The aircraft maker said Tuesday that President and Chief Operating Officer Dennis Muilenburg will become its new CEO on July 1. To ease the transition, McNerney will keep working at Boeing until the end of February. He is also remaining chairman of the Chicago-based company.
McNerney, who took over Boeing as it was struggling with massive production delays from its 787 Dreamliner program, leaves behind a company with a record book of new jet orders and the fastest production rate in history. In the first quarter of this year, it delivered 184 new jets to airlines around the world, up from 161 during the same period the prior year.
Commercial jets now account for about 70 percent of the company's revenue; most of the remainder came from its military and space operations. Boeing had $90.76 billion in revenue in 2014.
McNerney, 65, was elected chairman, president and CEO in 2005. He helped Boeing recover from its prior missteps. The 787 carbon-fiber composite jet was assembled from parts manufactured around the globe then assembled by Boeing. Never before had the company handed over so much control of its production to outsiders and the budget-saving measure ended up creating headaches, delays and expensive cost overruns.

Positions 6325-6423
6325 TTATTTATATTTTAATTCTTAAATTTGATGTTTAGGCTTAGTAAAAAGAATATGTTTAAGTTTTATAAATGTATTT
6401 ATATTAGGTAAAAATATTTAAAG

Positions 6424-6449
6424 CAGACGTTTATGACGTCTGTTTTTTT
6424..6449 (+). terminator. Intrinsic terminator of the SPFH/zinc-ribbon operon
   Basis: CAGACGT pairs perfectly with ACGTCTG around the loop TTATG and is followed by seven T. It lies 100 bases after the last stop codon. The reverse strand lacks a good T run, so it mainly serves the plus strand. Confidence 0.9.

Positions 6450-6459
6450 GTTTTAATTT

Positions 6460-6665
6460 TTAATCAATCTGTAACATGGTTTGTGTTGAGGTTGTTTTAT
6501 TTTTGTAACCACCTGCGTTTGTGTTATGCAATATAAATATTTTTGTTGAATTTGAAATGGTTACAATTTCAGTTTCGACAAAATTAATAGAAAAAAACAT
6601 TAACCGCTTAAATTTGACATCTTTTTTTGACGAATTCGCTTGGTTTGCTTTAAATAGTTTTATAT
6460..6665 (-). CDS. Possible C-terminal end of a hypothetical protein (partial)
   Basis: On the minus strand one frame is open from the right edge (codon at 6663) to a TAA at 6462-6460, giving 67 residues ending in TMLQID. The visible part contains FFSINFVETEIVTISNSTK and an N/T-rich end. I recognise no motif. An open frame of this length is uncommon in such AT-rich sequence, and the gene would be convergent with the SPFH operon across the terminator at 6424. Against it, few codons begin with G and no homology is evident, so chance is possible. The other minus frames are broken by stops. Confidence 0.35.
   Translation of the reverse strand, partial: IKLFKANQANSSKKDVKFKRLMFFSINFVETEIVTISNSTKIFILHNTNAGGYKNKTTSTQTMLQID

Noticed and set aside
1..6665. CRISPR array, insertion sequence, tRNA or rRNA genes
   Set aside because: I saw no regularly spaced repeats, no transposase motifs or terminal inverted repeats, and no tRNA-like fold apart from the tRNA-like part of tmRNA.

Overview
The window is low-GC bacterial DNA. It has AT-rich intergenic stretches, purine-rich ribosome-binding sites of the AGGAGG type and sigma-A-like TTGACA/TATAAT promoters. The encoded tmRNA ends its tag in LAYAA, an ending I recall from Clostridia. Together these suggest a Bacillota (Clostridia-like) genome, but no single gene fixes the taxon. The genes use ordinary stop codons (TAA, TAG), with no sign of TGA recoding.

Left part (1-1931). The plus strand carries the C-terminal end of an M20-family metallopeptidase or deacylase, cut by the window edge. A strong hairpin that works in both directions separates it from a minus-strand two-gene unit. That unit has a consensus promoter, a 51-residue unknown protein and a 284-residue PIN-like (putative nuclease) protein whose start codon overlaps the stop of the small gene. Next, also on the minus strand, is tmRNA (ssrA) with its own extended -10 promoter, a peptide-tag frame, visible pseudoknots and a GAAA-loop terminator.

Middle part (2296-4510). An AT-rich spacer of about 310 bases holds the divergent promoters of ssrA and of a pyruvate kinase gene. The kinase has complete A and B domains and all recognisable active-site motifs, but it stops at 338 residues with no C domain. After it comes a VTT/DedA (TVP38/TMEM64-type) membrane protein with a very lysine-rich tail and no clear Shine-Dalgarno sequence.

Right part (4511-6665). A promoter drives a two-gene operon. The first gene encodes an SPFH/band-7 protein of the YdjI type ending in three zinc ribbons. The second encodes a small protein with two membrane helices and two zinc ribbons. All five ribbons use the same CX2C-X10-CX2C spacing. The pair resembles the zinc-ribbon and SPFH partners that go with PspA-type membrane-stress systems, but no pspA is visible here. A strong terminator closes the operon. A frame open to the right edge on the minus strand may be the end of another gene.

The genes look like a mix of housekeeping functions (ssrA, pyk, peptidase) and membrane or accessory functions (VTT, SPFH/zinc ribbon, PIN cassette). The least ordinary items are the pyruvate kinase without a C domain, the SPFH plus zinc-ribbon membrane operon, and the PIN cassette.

Under McNerney, Boeing also moved some of its production away from unionized workers in the Seattle area to non-union ones in South Carolina.
Outside the 787, the company has kept to safe bets. Instead of developing new commercial airlines, it has tweaked its existing offerings — stretching fuselages to accommodate more passengers and altering existing airframes to accommodate new, more fuel-efficient engines.
Muilenburg, 51, has worked at Boeing since 1985 in roles including president and CEO of its defense space and security business. He was named president and COO of the company in December 2013 and is also co-vice chairman of Boeing.